NASA's Exploration Systems Missions Directorate (ESMD) PROGRAMS_ARCHIVE OF AWARDEES BY YEAR
The Vermont Space Grant Consortium (VSGC), based in UVM's College of Engineering and Mathematical Sciences (CEMS), has received funding from the Higher Education Office of NASA's Exploration Systems Missions Directorate (ESMD) to enhance three targeted components of Vermont's engineering education programs. Click to see ESMD Programs
URECA Student Researchers
2009 - 2010
Undergraduate Student Research Program
NASA Student Internship
2008-2009 ESMD Internship awards for VSGC
Macro and Mini Schlieren Imaging
A UVM SEED Project
2008 ESMD Internship awards
SAWDRIP RPI Award
Student Design Project and
Student Team Competitions
On Monday, April 21,
2008. Team members: Mark, Mike and Ken and
Laurel Zeno participated in NASA's
VT INTERNSHIPS ARCHIVE OF RECIPIENTS
The 2007 ESMD Intern Recipients are:
Shelly Tkach at Goddard NASA Academy Goddard
working with Dr. Antonio Mannino
* A Vermonter attending North Carolina State University in Raleigh
Focus: Ocean Sciences
"Hydrospheric and Biospheric Sciences Lab"
Greggory Carpenter at NASA Ames Research Center
Summer : 10 week program
working with Terry Fong
Focus: Intelligent Robotics
"Human Interface Device(HID) Joystick Control for the K-10 Rover"
Justin McCabe at NASA Goddard Space Flight Center
working with Susan Breon
"Cryopropulsion, Structures & Loads for the Constellation Program, & Reconfigurable Small Spacecraft"
* Justin is the only intern offered additional funding from the research contractor.
from St. Michaels College
has received a research internship from ESMD at Ames Research Center
working with Terry Fong
Arm Lab, Intelligent Robotics Group. Lunartics
Construction of an Avionics Box for a Non-Prehensile Robot
Student Research Award
Katelyn Billings, SMC "Solvatochromism and Photo-Induced Intramolecular Electron Transfer" ppt
"Solvatochromism and Photo-Induced Intramolecular Electron Transfer" poster
2005 Student Internship
Congratulations to Erin
Burke who was selected to attend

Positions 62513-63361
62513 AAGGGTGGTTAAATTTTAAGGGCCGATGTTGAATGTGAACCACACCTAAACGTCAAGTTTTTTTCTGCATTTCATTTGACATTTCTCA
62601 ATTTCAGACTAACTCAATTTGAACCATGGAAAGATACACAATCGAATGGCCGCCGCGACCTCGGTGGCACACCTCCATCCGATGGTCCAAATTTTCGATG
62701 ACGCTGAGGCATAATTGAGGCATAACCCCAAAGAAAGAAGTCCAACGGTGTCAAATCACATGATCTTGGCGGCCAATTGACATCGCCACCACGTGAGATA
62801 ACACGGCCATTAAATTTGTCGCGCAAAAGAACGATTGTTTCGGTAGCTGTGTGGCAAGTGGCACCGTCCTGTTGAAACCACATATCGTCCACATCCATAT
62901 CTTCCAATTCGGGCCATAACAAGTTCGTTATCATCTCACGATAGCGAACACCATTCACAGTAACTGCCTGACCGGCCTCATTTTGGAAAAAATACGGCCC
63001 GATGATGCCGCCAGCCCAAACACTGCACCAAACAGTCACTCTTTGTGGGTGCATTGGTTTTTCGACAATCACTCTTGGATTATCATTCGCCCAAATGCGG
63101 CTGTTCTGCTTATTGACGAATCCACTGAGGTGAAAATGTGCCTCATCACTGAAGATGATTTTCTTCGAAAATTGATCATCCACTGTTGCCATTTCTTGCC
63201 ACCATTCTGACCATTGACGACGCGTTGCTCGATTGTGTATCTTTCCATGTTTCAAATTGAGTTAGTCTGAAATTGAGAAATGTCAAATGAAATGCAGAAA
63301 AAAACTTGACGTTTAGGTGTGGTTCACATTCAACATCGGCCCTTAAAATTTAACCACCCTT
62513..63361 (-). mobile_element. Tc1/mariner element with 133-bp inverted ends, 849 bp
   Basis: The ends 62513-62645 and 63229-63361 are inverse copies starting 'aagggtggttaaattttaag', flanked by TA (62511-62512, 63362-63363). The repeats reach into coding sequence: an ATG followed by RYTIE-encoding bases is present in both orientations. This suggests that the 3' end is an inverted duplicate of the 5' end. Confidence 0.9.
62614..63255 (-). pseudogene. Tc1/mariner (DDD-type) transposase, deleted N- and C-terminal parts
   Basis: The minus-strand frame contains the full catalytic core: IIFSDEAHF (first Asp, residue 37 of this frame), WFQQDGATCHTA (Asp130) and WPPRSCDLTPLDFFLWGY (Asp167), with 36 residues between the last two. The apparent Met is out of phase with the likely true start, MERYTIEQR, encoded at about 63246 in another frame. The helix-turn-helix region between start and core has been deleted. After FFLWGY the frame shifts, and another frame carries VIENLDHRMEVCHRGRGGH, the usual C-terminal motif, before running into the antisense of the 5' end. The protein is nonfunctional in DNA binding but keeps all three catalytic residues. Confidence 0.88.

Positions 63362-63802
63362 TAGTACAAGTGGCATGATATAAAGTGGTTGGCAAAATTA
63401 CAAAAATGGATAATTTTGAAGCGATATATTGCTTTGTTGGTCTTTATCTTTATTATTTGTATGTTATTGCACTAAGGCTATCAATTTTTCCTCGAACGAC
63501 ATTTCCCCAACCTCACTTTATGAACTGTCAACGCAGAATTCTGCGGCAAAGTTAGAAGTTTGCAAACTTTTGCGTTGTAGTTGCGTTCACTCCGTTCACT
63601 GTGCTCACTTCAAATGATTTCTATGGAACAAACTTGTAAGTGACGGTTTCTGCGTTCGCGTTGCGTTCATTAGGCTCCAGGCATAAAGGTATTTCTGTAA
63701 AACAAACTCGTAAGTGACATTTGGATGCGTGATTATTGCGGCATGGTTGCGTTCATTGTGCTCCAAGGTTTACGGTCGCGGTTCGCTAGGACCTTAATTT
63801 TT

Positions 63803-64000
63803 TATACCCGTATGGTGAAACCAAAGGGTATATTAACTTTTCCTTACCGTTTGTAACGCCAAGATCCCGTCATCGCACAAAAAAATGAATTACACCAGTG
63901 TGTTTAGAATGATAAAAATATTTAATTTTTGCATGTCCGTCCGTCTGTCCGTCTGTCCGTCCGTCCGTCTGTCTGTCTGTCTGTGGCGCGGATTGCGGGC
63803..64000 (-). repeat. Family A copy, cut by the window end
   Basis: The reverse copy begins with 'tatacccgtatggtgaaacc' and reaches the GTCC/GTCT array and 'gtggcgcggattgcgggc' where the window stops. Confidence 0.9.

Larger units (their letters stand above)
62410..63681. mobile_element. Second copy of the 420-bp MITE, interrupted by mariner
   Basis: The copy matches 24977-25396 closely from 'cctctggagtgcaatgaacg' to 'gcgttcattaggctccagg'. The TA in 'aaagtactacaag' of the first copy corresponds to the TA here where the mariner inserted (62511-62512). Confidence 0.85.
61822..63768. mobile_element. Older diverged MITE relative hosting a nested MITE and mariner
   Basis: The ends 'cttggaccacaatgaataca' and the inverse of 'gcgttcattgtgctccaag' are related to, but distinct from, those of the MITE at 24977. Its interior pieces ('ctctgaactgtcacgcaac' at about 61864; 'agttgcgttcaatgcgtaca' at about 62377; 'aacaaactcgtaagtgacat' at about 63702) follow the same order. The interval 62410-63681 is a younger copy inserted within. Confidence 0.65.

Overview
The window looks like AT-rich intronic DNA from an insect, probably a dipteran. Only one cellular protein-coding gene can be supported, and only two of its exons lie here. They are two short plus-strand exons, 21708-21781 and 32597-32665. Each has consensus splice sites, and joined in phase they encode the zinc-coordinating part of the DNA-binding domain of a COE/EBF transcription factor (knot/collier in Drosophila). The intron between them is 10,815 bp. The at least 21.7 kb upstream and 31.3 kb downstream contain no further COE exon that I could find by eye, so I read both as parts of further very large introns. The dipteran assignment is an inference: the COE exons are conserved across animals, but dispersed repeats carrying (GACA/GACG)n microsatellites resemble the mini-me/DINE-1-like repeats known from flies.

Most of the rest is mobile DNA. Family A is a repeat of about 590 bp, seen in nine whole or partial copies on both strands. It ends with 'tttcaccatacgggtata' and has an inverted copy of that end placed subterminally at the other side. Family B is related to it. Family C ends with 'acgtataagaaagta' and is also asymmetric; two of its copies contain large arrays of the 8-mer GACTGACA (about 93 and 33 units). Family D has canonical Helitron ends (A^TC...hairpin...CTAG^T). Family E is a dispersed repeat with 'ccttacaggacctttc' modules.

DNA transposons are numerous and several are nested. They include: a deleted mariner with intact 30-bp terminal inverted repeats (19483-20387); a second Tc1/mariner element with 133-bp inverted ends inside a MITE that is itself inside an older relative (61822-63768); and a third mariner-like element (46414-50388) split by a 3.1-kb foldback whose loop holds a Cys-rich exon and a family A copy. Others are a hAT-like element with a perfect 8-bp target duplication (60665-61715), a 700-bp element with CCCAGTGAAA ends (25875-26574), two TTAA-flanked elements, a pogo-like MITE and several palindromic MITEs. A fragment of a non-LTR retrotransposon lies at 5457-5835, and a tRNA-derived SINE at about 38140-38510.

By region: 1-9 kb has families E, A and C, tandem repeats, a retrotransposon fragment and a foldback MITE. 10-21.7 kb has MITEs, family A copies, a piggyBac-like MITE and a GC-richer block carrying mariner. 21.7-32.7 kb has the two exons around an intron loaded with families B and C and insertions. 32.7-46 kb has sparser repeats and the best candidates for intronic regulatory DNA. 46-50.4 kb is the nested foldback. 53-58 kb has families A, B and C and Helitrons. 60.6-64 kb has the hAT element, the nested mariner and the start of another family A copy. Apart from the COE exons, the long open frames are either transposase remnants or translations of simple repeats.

an internship program at NASA Langley in Hampton, Virginia
URECA AWARD RECIPIENTS
PHIL BOURN - is attending the University of Vermont as a fourth year student. His project centers on Mobile Robotic Survelliance and Sensing so as to enable sensing in areas that are too dangerous or awkward to place humans. The practical uses of these robotic systems are not just military based. By scanning walls, ceilings and floor robots can help determine the structural integrity and possibly locate trapped victims; robots could be deployed in burning structures to search for people in cases where it is too dangerous to send in firefighters; ductwork, crawl spaces, and caves can be inspected and searched easily with small robotic systems. Phil's goal is to analyze the parameters of a small selection of mobile robotic surveillance systems: mobility issues such as controllability, load capacity, range efficiency, stability, and measurability of three types of ground mobile vehicles. These three types are: wheeled vehicles, tracked vehicles and walking/crawling vehicles. Phil is majoring in mechanical engineering and has been involved in several projects including composite drive shaft analysis.
BENJI CAPSUTO - Graduated from UVM in electrical engineering in May 2004. His project centers on Wireless Sensor Network Protocols. Many areas of study require collection of field data and often it is not practical to have individuals at each location requiring monitoring. For example, temperature, light and humidity readings in a corn field would require a researcher to walk around the corn field with instrumentation to gather the data. Not only would the data be inconvenient to collect but also be temporally sparse. Using wireless sensor network (WSN), however, could quickly and inexpensively send the data using a radio transmitter. Furthermore the network could be designed to collect data on a continuous basis and send the results to the researcher via the internet. The University of California at Berkeley (UCB) has developed small wireless sensors called Motes. They are capable of collecting data across distances of hundreds of meters, and are able to "hop" the data between each wireless sensor back
to a base station. Benji's research has explored various routing protocols for WSN, using the Motes as a test platform. Most proposed protocols have only been tested in simulation. Benji's research will implement the protocols in hardware. Benji has designed and built several websites including the site for the Mini-Baja team.
is attending the University of Vermont as a third year student. His project centers on the Effects of Damaging Compression on Mechanical, Chemical and Structural Properties of Intervertebral Disc Tissue. A most common cause of disability, low back pain affects up to 70% of all human beings at some point in their lives, resulting in an estimated yearly cost of 50 billion dollars in the U.S. (Not including earning and productivity losses) . The integrity of the intervertebral disc affects spinal function. Mechanical loading of the Intervertebral disc may be directly responsible for alterations in the structure and intervertebral disc properties or may stimulate biological remodeling of the matrix. David's study seeks to investigate and provide a quantitative relationship between mechanical loading and the resulting structural and biochemical changes. David has won several scholarships and was awarded the Tau Beta Phi Freshman award.